What is your life’s purpose?
To help other people break their routines and discover the beauty of personal growth that can only occur outside of comfort zones.
How are you living your purpose?
At the age of 36, I retired from the corporate world and jumped into the unknown world of self-discovery. For the past 17 years I have traveled the world, given countless seminars, written a book, and shared my experience with anyone who will listen.
Growth does not happen inside of the cocoon of comfort where many of us spend most of our time. The repellant that keeps us inside the outer edge is fear. The first step to breaking through this artificial barrier is to shred routines. Take a moment to evaluate the past 30 days of your life and note the glaring similarities that happen over and over. Make a list of the top five and strive to replace them with new experiences. This can be as easy as driving a different route to work or as bold as quitting your job and following your passion. Making the change is key to being in life instead of sleepwalking through life.
I try to lead by example. In 2012, I decided to visit Spain and walk 500 miles on the ancient pilgrimage route named the Camino de Santiago. I had never been to Spain, never slept in hostels, never hiked more than 10 miles in a single day, and never faced such constant uncertainty. The walk was a life-bending experience that resulted in my first book, A Million Steps.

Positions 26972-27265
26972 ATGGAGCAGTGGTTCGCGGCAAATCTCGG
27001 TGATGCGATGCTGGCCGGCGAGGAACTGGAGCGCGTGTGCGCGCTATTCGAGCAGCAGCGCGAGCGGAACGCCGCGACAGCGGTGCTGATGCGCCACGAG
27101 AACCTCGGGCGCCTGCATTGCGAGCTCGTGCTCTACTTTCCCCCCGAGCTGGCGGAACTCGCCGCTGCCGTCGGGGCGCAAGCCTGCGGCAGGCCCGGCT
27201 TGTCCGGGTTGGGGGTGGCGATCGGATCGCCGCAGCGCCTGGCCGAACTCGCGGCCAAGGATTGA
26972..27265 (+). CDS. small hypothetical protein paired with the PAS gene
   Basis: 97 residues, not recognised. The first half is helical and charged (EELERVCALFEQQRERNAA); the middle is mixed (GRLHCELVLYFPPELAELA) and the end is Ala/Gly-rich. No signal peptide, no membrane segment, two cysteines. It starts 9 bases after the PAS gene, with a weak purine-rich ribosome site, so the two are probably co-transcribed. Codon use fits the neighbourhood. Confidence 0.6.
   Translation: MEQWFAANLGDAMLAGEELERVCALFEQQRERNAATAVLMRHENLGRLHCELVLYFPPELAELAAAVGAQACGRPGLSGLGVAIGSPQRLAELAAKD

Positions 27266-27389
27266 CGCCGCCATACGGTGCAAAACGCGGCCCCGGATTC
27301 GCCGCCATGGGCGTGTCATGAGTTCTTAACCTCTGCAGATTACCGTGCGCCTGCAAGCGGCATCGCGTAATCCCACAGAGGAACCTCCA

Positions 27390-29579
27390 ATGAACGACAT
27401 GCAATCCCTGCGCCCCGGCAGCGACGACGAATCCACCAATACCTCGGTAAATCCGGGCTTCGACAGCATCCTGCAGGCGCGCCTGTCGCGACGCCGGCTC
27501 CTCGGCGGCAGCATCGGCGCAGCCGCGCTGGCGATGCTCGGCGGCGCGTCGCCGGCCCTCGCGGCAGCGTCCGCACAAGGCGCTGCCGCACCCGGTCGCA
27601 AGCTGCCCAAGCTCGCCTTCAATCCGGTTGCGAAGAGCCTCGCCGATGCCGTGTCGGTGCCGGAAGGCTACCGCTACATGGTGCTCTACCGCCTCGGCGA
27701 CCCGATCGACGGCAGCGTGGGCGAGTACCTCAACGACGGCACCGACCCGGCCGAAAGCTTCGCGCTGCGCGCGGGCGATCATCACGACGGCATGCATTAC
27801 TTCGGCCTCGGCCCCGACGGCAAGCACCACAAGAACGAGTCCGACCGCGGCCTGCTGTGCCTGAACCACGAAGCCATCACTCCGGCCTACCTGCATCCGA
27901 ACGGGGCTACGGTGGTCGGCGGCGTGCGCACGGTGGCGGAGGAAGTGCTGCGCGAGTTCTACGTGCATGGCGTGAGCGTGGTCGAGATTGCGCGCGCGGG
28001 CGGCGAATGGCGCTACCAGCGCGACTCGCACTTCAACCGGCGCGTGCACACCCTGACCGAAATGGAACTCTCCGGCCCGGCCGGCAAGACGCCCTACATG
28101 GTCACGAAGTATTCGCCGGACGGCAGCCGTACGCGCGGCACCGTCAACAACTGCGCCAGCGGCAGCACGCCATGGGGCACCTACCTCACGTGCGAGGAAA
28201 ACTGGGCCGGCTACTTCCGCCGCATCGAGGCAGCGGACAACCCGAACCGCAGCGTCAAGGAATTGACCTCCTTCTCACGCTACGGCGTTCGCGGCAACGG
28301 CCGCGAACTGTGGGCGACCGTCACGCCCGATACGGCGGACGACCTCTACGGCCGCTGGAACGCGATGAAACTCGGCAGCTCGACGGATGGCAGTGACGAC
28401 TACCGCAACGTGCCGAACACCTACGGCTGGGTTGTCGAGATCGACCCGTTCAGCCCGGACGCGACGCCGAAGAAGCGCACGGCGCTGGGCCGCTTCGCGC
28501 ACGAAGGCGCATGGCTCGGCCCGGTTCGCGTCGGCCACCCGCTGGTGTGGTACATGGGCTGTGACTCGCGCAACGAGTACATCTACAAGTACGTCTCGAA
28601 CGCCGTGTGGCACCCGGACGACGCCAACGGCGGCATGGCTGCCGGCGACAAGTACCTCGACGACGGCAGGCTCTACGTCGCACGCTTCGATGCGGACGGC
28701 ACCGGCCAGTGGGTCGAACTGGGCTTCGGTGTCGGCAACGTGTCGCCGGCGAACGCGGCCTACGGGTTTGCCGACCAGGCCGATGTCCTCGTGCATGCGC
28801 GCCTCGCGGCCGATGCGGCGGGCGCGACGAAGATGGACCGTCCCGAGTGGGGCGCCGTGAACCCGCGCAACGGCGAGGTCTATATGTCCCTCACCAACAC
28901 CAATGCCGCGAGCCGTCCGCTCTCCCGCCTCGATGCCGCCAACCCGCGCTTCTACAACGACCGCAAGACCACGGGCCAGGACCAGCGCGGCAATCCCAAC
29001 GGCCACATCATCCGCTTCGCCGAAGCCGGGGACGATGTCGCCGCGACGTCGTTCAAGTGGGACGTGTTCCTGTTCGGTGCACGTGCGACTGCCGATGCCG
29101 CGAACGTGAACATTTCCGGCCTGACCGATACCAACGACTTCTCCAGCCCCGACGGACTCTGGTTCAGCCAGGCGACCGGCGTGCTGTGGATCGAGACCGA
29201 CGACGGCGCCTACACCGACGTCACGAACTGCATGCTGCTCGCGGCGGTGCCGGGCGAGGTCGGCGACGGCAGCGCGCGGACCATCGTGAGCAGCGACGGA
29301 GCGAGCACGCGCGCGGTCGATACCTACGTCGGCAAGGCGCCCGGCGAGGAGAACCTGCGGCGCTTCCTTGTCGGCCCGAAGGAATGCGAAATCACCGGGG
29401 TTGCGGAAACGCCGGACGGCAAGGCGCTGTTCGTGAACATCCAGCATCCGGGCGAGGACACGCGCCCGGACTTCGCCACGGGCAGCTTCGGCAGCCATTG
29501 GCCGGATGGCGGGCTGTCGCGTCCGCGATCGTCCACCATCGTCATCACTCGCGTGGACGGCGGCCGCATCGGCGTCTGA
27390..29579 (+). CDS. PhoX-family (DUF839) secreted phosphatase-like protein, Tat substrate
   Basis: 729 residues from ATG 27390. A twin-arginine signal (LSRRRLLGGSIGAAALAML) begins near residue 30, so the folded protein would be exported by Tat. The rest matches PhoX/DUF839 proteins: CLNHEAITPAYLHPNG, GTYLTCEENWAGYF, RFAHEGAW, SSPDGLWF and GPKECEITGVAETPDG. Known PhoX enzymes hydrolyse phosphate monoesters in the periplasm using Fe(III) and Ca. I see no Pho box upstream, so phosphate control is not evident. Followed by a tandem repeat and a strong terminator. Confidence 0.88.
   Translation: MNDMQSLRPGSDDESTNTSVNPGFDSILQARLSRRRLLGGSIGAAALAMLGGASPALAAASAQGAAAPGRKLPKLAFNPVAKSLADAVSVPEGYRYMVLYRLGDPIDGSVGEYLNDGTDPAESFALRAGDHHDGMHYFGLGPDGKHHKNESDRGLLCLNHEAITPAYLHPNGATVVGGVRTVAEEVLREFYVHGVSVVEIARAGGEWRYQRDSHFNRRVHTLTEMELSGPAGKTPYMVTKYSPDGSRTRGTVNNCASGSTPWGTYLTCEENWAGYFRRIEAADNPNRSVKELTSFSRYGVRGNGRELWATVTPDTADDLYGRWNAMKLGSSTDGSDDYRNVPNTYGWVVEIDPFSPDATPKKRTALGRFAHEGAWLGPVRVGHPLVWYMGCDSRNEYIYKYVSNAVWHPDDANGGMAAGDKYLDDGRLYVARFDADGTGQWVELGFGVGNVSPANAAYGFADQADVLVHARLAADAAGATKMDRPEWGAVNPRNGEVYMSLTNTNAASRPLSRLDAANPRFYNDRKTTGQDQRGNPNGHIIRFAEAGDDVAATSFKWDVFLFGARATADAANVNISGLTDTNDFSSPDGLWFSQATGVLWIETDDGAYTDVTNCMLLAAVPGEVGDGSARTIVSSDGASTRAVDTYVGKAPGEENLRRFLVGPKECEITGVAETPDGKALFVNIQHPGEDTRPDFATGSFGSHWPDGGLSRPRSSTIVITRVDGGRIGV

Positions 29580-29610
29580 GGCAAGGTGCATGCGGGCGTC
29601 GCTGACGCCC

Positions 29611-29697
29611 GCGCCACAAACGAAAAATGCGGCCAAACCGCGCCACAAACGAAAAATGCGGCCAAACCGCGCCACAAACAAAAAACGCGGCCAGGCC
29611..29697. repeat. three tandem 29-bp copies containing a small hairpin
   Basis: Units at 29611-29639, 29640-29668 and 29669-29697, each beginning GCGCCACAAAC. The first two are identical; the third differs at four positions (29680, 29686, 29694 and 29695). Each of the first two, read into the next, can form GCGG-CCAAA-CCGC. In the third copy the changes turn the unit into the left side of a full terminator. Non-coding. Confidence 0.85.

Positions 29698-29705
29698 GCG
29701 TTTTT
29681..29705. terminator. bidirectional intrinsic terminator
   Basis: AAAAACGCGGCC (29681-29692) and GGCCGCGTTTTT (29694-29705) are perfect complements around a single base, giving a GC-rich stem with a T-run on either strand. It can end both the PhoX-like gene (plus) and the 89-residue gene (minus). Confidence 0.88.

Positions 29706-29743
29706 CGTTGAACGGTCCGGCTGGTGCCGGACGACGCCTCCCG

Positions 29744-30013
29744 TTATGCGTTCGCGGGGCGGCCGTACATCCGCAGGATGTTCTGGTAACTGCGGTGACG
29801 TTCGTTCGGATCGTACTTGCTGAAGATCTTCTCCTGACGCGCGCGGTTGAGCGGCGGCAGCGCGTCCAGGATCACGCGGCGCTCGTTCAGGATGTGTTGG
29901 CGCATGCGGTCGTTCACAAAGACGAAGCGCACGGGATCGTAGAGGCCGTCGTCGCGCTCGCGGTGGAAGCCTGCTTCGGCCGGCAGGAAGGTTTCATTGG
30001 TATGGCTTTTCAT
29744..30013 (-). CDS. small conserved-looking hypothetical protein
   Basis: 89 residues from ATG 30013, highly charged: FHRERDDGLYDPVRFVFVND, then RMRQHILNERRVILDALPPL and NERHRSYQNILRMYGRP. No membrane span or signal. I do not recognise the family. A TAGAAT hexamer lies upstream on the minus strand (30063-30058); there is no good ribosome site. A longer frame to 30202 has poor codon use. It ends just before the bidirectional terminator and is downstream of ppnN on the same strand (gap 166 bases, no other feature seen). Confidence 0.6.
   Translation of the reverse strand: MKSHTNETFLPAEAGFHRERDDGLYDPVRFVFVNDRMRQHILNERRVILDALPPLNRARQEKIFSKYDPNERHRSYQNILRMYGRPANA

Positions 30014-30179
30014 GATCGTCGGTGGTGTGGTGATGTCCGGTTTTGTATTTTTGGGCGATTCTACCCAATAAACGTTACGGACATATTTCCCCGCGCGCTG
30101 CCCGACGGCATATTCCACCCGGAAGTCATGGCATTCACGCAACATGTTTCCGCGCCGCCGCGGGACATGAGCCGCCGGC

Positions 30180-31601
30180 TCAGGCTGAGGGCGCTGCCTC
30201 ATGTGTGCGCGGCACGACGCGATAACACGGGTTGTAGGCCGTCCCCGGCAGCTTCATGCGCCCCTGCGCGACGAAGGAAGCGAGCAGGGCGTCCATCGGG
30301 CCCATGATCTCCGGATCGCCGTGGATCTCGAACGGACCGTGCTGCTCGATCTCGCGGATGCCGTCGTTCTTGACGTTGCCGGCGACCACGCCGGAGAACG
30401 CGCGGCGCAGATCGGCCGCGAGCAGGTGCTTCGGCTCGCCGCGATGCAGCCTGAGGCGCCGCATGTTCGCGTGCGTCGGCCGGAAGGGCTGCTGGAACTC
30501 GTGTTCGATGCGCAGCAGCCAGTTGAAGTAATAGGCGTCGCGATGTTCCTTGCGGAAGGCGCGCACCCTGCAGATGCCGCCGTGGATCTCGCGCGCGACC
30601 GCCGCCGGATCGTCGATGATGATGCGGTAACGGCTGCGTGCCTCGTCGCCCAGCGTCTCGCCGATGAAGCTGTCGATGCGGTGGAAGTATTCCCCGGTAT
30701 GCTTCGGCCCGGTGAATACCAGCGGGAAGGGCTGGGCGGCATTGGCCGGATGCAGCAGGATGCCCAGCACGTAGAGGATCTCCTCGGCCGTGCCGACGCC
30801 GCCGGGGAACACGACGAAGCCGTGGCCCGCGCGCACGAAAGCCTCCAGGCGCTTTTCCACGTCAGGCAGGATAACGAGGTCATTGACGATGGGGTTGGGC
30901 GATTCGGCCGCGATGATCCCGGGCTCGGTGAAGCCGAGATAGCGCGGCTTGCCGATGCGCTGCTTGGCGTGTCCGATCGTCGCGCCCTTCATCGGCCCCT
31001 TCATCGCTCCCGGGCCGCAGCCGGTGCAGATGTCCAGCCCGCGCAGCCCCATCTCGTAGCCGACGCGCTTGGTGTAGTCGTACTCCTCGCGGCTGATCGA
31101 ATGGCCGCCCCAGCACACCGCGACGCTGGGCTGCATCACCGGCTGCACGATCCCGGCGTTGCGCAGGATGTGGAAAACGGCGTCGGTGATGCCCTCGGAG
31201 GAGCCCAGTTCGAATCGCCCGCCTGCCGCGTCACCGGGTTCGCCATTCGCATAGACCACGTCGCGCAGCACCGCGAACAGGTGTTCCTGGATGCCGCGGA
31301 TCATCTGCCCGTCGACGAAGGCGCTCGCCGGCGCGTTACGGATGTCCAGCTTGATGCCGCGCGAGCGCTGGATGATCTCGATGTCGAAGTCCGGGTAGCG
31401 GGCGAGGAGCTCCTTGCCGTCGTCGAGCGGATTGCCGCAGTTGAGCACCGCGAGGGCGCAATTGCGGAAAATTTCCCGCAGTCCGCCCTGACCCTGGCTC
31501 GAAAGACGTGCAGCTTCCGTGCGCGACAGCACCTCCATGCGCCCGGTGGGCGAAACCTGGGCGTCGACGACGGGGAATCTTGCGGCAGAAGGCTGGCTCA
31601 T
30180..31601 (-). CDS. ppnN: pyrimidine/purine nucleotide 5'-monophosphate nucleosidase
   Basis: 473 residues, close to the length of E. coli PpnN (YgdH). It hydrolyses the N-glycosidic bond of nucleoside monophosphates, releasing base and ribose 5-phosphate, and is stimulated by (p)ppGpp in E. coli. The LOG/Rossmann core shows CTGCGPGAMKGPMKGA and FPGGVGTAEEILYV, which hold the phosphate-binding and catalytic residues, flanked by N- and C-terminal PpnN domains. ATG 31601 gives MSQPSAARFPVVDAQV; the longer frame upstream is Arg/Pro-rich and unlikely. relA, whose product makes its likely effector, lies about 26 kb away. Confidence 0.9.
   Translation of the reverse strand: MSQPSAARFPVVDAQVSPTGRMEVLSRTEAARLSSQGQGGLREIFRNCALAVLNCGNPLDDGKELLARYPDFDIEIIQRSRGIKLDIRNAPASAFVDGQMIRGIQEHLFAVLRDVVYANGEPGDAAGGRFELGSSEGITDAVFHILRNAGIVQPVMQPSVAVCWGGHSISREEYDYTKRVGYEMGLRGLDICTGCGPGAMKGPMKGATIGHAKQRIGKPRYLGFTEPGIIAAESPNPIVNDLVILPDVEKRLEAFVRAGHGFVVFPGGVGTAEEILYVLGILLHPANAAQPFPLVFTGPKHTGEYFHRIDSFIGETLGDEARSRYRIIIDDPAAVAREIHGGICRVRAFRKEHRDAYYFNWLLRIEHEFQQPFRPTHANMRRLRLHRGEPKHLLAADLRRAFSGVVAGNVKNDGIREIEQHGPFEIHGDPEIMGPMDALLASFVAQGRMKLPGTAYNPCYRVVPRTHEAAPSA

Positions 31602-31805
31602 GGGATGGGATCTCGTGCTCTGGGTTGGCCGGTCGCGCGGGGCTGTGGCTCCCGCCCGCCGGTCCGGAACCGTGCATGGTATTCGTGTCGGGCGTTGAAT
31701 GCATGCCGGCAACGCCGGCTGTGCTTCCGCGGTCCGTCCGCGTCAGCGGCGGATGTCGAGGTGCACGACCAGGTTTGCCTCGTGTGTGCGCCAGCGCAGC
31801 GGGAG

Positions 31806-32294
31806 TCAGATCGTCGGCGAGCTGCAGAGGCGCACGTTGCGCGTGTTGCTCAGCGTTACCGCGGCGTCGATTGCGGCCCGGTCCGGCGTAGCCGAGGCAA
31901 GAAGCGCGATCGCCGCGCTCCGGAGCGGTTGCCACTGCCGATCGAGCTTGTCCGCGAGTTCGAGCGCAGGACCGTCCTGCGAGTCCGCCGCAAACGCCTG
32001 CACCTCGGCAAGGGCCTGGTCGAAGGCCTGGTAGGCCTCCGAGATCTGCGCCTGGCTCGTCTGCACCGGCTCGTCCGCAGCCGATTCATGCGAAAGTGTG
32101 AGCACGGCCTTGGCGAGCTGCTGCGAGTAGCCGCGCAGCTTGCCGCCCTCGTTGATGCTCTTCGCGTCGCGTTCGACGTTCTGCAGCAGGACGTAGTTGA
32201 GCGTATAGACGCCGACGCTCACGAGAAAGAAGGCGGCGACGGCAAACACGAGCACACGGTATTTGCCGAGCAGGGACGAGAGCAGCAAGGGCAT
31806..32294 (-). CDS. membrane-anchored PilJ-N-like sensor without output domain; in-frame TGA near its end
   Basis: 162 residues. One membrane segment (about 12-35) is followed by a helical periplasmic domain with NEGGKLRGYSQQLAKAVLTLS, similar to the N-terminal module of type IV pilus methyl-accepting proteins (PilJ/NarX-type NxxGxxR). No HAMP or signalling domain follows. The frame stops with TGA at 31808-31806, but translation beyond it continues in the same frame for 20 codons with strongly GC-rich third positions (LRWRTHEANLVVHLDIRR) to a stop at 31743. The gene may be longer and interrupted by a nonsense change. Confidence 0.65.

The book led to public speaking and exposure to many new opportunities to dive into the unknown. One time, I was speaking at an event and the hostess invited me to join her on a walk to Bhutan. I had never heard of the country and knew very little about Buddhism. Six months later, I was one of nine people on a multi-week hike through the sacred Himalayas.
Three years ago, a woman who had read my book contacted me on Facebook. She is a fellow Camino pilgrim and understood my interest in travel. Her message was an invite to Rishikesh India, where she was in service at an ashram. I looked up the city and noted that this was the location The Beatles chose for their iconic journey to India. Good enough for George, Ringo, Paul and John means good enough for me! One month later, I found myself on the banks of the Ganges River enjoying nightly Hindu festivities and daily yoga classes.
Life is very short and getting shorter all the time. When taking the first of a million steps in Spain, the end seemed to be impossible. Let’s say you have 82 years to live; that’s just shy of 30,000 days. Pull out your calculator and figure out where you are on the path of life. The time to start living life on your terms is today!!
How did you find your purpose?
Alcoholism runs deep in my family. As a serial overachiever, I dove into the party scene in my very early teens. In 2001, my father was admitted to the hospital and diagnosed with fatal alcoholic hepatitis. A few days prior to his death, I made a promise to myself that I would stop drinking. It took about a year for the fog to lift, but the clarity was well worth the wait.